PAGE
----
To simulate lattice theories with dynamical fermions, one wants an exact algorithm that performs global updates, because local updates are not cheap if the action is not local (as is the case with the fermionic determinant), and which can take large steps through configuration space to avoid critical slowing down. An algorithm satisfying these demands is Hybrid Monte Carlo (HMC). HMC is based on the idea of simulating a dynamical system with Hamiltonian H = 1/2 p

^{2}+ S(q), where one introduces fictitious conjugate momenta p for the original configuration variables q, and treats the action as the potential of the fictitious dynamical system. If one now generates a Markov chain with fixed point distribution e

^{-H(p,q)}, then the distribution of q ignoring p (the "marginal distribution") is the desired e

^{-S(q)}.

To build such a Markov chain, one alternates two steps: Molecular Dynamics Monte Carlo (MDMC) and momentum refreshment.

MDMC is based on the fact that besides conserving the Hamiltonian, the time evolution of a Hamiltonian system preserves the phase space measure (by Liouville's theorem). So if at the end of a Hamiltonian trajectory of length τ we reverse the momentum, we get a mapping from (p,q) to (-p',q') and

*vice versa*, thus obeying detailed balance: e

^{-H(p,q)}P((-p',q'),(p,q)) = e

^{-H(p',q')}P((p,q),(-p',q')), ensuring the correct fixed-point distribution. Of course, we can't actually exactly integrate Hamilton's in general; instead, we are content with numerical integration with an integrator that preserves the phase space measure exactly (more about which presently), but only approximately conserves the Hamiltonian. We make the algorithm exact nevertheless by adding a Metropolis step that accepts the new configuration with probability e

^{-δH}, where δH is the change in the Hamiltonian under the numerical integration.

The Markov step of MDMC is of course totally degenerate: the transition probability is essentially a δ-distribution, since one can only get to one other configuration from any one configuration, and this relation is reciprocal. So while it does indeed satisfy detailed balance, this Markov step is hopelessly non-egodic.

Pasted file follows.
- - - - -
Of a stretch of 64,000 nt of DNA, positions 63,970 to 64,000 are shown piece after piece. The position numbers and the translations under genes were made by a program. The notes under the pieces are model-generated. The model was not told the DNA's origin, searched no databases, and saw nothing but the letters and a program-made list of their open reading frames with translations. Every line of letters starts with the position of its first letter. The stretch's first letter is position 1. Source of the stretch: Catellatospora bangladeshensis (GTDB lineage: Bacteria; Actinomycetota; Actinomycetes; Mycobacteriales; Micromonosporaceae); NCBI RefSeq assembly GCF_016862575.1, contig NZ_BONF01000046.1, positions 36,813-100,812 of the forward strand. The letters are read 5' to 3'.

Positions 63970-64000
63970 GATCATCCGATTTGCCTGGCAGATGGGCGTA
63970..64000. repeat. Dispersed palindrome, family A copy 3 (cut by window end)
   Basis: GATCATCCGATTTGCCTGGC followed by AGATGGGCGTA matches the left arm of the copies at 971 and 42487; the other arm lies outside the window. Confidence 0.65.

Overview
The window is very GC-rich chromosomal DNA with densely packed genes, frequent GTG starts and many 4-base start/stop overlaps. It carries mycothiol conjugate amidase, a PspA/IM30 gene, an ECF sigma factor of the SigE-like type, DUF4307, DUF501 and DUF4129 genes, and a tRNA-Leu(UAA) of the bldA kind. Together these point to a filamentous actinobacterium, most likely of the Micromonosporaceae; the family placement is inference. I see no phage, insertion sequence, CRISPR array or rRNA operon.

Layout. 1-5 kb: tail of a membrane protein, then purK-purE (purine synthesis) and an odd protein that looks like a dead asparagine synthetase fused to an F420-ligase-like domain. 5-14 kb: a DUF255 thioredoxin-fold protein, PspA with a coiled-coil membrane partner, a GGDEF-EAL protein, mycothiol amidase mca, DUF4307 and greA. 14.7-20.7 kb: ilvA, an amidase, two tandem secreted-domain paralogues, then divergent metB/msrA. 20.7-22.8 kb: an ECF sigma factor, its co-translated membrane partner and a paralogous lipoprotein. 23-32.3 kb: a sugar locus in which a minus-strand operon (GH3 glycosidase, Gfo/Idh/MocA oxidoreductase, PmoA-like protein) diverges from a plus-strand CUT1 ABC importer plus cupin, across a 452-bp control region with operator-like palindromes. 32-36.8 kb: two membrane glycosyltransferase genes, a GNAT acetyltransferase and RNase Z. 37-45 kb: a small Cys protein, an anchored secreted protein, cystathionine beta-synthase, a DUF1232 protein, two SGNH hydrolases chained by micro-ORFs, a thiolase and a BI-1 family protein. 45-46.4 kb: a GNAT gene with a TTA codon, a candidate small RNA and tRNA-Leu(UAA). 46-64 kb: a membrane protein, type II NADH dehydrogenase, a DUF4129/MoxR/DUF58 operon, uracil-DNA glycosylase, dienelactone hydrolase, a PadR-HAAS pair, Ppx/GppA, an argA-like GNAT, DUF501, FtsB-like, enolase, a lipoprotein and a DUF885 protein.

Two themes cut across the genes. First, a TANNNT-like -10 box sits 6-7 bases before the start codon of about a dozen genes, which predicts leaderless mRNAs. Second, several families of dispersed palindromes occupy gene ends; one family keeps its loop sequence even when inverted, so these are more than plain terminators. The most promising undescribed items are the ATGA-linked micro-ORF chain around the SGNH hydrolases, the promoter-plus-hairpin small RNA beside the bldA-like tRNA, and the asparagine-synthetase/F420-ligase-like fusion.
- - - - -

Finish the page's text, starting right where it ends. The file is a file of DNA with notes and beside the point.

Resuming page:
To make it ergodic without ruining detailed balance, we alternate between MDMC and momentum refreshment, where we redraw the fictitious momenta at random from a Gaussian distribution without regard to their present value or that of the configuration variables q: P((p',q),(p,q))=e

^{-1/2 p'2}. Obviously, this step will preserve the desired fixed-point distribution (which is after all simply Gaussian in the momenta). It is also obviously non-ergodic since it never changes the configuration variables q. However, it does allow large changes in the Hamiltonian and breaks the degeneracy of the MDMC step.

While it is generally not possible to prove with any degree of rigour that the combination of MDMC and momentum is ergodic, intuitively and empirically this is indeed the case. What remains to see to make this a practical algorithm is to find numerical integrators that exactly preserve the phase space measure.

This order is fulfilled by symplectic integrators. The basic idea is to consider the time evolution operator exp(τ d/dt) = exp(τ(-∂

_{q}H ∂

_{p}+∂

_{p}H ∂

_{q})) = exp(τh) as the exponential of a differential operator on phase space. We can then decompose the latter as h = -∂

_{q}H ∂

_{p}+∂

_{p}H ∂

_{q}= P+Q, where P = -∂

_{q}H ∂

_{p}and Q = ∂

_{p}H ∂

_{q}. Since ∂

_{q}H = S'(q) and ∂

_{p}H = p, we can immediately evaluate the action of e

^{τP}and e

^{τQ}on the state (p,q) by applying Taylor's theorem: e

^{τQ}(p,q) = (p,q+τp), and e

^{τP}= (p-τS'(q),q).

Since each of these maps is simply a shear along one direction in phase space, they are clearly area preserving; so are all their powers and mutual products. In order to combine them into a suitable integrator, we need the Baker-Campbell-Hausdorff (BCH) formula.

The BCH formula says that for two elements A,B of an associative algebra, the identity

log(e

^{A}e

^{B}) = A + (∫

_{0}

^{1}((x log x)/(x-1))

_{{x=ead Aet ad B}}dt) (B)

holds, where (ad A )(B) = [A,B], and the exponential and logarithm are defined via their power series (around the identity in the case of the logarithm). Expanding the first few terms, one finds

log(e

^{A}e

^{B}) = A + B + 1/2 [A,B] + 1/12 [A-B,[A,B]] - 1/24 [B,[A,[A,B]]] + ...

Applying this to a symmetric product, one finds

log(e

^{1/2 A}e

^{B}e

^{1/2 A}) = A + B + 1/24 [A+2B,[A,B]] + ...

where in both cases the dots denote fifth-order terms.

We can then use this to build symmetric products (we want symmetric products to ensure reversibility) of e

^{P}and e

^{Q}that are equal to e

^{τh}up to some controlled error. The simplest example is

(e

^{δτ/2 P}e

^{δτ Q}e

^{δτ/2 P})

^{τ/δτ}= e

^{τ(P+Q)}+ O((δτ)

^{2})

and more complex examples can be found that either reduce the order of the error (although doing so requires one to use negative times steps -δτ as well as positive ones) or minimize the error by splitting the force term P into pieces P

_{i}that each get their own time step δτ

_{i}to account for their different sizes.

Next time we will hear more about how to apply all of this to simulations with dynamical fermions.